Cougar Den began transporting fuel in 2013 from Oregon to the Yakama Indian Reservation. Cougar Den contracted with KAG West, a trucking company, to transport the fuel into Washington from March 2013 to October 2013.

         On December 9, 2013, the Department issued assessment number 756M against Cougar Den, demanding $3.6 million in unpaid taxes, penalties, and licensing fees for hauling the fuel across state lines. Cougar Den appealed the assessment to the Department's ALJ, who held in his initial order that the assessment was an impermissible restriction under the treaty. The Department sought review of the ALJ's initial order. Upon review, the director of the Department reversed the ALJ and entered findings of fact and conclusions of law.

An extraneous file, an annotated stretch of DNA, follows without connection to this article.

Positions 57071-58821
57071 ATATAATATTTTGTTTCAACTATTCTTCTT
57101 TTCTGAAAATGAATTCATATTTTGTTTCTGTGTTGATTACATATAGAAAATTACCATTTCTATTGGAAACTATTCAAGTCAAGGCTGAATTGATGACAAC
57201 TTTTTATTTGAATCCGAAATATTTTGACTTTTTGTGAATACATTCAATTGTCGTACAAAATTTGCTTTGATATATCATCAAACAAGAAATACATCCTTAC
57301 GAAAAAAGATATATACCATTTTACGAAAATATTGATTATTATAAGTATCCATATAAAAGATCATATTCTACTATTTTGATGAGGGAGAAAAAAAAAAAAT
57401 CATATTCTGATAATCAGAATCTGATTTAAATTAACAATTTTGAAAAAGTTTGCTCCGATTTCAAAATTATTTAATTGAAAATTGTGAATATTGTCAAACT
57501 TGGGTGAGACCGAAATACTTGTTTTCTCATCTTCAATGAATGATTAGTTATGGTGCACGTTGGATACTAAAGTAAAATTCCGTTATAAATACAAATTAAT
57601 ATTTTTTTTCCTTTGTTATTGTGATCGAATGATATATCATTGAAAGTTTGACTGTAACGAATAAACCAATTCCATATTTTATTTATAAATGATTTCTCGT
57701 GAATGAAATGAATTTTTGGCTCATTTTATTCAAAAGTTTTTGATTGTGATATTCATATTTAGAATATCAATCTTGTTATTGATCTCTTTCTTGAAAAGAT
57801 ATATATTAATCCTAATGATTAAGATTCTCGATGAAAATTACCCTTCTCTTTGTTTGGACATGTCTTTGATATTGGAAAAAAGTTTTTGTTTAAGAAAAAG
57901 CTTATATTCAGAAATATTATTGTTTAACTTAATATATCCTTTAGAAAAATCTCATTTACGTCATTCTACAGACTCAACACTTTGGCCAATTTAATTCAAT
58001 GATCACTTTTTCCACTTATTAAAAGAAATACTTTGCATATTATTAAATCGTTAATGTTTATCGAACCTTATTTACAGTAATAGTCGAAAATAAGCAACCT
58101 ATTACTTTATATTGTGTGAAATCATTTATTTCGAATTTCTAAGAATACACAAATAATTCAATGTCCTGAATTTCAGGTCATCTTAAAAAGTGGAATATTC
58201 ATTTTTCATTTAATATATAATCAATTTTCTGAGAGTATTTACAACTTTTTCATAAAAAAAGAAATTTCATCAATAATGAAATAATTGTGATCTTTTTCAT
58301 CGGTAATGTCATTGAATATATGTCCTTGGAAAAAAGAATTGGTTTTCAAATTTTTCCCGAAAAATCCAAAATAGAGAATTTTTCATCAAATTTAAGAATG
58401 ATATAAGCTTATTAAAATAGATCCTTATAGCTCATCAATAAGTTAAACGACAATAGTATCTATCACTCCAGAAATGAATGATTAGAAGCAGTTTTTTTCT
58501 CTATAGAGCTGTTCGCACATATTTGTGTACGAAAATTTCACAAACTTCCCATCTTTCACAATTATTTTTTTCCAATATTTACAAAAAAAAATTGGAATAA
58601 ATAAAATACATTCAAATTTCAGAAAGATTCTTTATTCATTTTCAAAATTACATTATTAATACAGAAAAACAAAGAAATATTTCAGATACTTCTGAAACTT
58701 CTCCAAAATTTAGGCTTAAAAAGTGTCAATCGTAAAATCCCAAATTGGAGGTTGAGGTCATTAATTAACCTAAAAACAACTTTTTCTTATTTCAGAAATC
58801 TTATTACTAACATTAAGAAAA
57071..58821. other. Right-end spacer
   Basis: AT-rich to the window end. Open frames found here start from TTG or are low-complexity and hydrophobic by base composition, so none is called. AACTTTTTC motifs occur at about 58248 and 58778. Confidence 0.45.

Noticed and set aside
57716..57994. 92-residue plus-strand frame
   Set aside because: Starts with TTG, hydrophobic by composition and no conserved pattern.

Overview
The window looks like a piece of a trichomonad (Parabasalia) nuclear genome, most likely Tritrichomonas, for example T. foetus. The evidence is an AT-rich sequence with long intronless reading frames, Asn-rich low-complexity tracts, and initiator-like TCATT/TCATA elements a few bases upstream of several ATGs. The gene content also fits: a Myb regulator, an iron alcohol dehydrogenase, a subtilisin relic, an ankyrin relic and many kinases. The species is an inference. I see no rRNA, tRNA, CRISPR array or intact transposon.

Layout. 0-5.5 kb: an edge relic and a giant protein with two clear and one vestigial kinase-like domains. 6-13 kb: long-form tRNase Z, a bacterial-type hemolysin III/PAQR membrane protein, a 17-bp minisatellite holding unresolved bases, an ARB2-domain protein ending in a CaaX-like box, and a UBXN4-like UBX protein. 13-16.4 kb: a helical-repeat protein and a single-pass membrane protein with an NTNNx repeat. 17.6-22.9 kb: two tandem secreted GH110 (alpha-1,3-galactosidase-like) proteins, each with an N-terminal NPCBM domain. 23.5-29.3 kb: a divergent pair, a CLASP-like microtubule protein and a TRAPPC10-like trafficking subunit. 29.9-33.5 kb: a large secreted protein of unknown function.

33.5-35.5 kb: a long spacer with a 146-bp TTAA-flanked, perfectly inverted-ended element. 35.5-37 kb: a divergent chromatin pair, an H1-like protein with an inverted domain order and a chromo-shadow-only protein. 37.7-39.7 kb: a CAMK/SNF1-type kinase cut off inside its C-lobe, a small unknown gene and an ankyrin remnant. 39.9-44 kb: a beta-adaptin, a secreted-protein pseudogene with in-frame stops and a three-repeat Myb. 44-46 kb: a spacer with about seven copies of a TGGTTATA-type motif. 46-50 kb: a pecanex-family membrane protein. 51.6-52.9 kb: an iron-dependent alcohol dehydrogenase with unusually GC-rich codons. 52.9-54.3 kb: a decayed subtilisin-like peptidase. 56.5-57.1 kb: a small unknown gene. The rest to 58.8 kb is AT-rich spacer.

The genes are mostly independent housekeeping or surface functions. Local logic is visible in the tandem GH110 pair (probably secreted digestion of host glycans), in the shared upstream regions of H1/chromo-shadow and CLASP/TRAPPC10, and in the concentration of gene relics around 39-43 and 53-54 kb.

The director held that the Yakama treaty did not preempt the taxes, license requirements, and penalties sought against Cougar Den. Cougar Den then petitioned for review of the final order by the Department. The Yakima County Superior Court, sitting in an appellate capacity, reversed the director's order and held that the taxation violated the tribe's right to travel. The Department appealed the superior court's decision and sought direct review under RAP 4.2(a)(2). We granted direct review.

         Analysis